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Variable speed V belts ... was I being particularly clueless?

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  • Variable speed V belts ... was I being particularly clueless?

    The variable speed drive belts on my Rockwell Delta 11x36 lathe started slipping. My first thought was "Oh, they've stretched". I ordered a new bottom belt. When it arrived I was aghast to see that the circumference was the same as the worn belt that it was supposed to replace. So I returned it and asked for "the right belt". When it arrived it was the same dimensions.

    BUGGER... However, checking and rechecking the on-line manual and various replacement charts, it kept coming up as the right belt to replace the old one. So, I decided to try it... what the heck.

    To my surprise it fixed the problem. Then I looked more closely at the belts. The worn one was just under 1" across the top. The new belt was nearly 1.2" across the top. It was WIDER, not shorter. How in heck does that work? Then I sat down a while and had a realization.

    Click image for larger version

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    The variable speed mechanism on my lathe consists of a pair of deep V pulleys made out of a fixed conical plate, a central bi-conical plate which is free to shift left and right, and fixed conical plate on the right. The belt tensions are arranged so that as the pulley shaft is lowered, it creates additional upwards pull on the left side, which shifts the bi-conical plate to the right. That causes the right hand belt to ride higher in the narrowing V... and it changes the pulley ratios. That varies the speed.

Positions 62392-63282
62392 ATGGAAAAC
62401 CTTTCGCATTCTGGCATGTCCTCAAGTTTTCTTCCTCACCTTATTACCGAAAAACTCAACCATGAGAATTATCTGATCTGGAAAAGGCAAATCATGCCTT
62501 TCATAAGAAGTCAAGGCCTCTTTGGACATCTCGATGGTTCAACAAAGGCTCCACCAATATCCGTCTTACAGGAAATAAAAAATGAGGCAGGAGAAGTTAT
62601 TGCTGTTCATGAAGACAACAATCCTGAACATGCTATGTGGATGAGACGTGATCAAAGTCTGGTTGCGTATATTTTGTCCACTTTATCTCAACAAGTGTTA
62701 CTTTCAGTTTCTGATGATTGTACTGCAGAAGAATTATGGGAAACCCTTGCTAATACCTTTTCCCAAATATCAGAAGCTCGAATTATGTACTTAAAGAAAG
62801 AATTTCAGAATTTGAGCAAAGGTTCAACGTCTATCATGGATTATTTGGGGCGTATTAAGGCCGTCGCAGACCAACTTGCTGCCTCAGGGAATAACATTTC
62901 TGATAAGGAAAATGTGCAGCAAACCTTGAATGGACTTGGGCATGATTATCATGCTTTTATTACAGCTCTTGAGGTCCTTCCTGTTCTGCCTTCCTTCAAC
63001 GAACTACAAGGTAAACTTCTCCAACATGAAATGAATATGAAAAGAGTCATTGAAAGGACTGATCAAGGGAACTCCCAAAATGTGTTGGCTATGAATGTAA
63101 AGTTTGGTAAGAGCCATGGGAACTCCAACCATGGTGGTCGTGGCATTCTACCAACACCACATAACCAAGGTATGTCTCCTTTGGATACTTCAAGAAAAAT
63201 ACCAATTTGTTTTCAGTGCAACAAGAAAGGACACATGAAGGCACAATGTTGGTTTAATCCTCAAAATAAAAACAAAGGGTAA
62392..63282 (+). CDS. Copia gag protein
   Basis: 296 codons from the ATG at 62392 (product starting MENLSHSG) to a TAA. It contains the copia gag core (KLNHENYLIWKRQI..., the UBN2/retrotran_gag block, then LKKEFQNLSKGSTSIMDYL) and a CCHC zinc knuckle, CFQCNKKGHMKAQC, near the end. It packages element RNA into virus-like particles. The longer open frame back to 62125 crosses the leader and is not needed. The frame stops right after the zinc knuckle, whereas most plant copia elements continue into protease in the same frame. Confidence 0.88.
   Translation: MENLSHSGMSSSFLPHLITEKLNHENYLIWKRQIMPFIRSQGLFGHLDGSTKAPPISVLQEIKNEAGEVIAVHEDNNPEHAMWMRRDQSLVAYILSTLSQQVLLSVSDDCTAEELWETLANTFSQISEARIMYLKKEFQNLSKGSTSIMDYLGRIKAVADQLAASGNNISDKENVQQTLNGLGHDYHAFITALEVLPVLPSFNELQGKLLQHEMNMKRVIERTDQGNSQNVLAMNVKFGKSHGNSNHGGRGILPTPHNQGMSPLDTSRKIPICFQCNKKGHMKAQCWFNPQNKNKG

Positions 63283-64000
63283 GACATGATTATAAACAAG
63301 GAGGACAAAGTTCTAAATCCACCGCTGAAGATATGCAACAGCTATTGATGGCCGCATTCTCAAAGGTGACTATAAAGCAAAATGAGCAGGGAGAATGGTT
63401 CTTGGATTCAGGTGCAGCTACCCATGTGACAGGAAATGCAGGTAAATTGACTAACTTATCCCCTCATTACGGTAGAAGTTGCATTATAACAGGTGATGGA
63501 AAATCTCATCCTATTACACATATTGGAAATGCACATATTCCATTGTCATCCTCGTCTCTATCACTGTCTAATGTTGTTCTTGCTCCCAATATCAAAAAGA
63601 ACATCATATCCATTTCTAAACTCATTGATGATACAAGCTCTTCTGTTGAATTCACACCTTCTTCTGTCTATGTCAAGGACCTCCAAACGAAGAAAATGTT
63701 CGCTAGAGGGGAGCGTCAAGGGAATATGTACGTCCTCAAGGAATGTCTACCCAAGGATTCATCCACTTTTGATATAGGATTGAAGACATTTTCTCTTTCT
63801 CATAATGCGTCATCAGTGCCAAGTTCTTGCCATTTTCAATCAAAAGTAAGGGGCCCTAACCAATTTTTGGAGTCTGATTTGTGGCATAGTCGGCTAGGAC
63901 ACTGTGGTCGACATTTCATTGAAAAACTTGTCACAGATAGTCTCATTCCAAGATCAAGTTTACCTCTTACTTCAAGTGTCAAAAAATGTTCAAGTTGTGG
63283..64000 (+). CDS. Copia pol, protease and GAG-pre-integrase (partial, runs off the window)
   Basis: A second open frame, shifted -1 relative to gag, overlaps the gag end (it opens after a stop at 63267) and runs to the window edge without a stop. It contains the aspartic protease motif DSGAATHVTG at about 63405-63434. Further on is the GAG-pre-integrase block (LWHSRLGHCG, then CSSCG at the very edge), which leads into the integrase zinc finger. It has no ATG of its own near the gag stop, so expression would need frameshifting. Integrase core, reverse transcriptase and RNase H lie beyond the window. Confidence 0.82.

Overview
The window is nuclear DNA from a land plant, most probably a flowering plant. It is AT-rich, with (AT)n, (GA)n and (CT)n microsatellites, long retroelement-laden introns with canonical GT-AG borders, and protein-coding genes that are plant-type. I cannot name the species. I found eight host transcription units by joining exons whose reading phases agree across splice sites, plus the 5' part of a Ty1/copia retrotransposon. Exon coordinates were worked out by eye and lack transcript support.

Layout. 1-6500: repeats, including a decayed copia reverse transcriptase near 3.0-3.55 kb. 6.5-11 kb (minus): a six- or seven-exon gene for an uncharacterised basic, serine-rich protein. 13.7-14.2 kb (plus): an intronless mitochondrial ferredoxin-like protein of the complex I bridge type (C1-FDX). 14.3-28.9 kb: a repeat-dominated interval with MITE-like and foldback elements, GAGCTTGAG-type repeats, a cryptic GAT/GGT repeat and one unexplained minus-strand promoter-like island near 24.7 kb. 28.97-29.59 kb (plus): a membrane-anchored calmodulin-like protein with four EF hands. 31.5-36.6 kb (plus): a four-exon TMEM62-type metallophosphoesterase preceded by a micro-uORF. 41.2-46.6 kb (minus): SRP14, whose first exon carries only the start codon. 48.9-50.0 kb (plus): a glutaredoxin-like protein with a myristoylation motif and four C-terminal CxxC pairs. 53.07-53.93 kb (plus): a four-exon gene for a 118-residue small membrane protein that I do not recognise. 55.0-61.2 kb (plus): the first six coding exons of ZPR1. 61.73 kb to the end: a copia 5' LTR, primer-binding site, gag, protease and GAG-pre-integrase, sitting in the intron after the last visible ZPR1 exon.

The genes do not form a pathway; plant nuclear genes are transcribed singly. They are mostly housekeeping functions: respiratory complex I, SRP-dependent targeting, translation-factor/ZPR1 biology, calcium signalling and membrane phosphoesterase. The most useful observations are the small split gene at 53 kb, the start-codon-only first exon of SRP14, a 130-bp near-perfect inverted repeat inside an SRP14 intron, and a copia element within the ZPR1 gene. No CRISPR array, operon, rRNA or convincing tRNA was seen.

What this means is that the V-belt never rides on the interior flat part of the belt. It's always riding on the beveled faces. Thus, as the faces wear the belt gets narrower and it can sink down deeper into the groove, without forcing a corresponding reciprocal change in the other belt. If they get narrow enough they both lose grip and start to slip.

    Some searching on the intertoobs seems to show me that the inside flat of a V belt is never supposed to ride on the inner cylindrical face of the pulley. Is that correct for all V belts, or have I missed some important aspect of V belts and pulleys?

  • #2
    yep, that's correct for all V belts, including polyV belts - they all ride on the sides of the V, not on the bottom. In fact if they ride on the bottom, it usually means that the pulley (or belt) is worn out.


    • #3
      If the belt were to ride on the bottom there would be a lot of slippage.



      • #4
        If the belt were to ride on the bottom if might as well be a (thin, admittedly) flat belt, yes?
        "A machinist's (WHAP!) best friend (WHAP! WHAP!) is his hammer. (WHAP!)" - Fred Tanner, foreman, Lunenburg Foundry and Engineering machine shop, circa 1979


        • #5
          Make sure the variable sheave is well lubricated. If it doesn't move freely from side to side the belt will wear out quickly and you will have limited variability in the speed.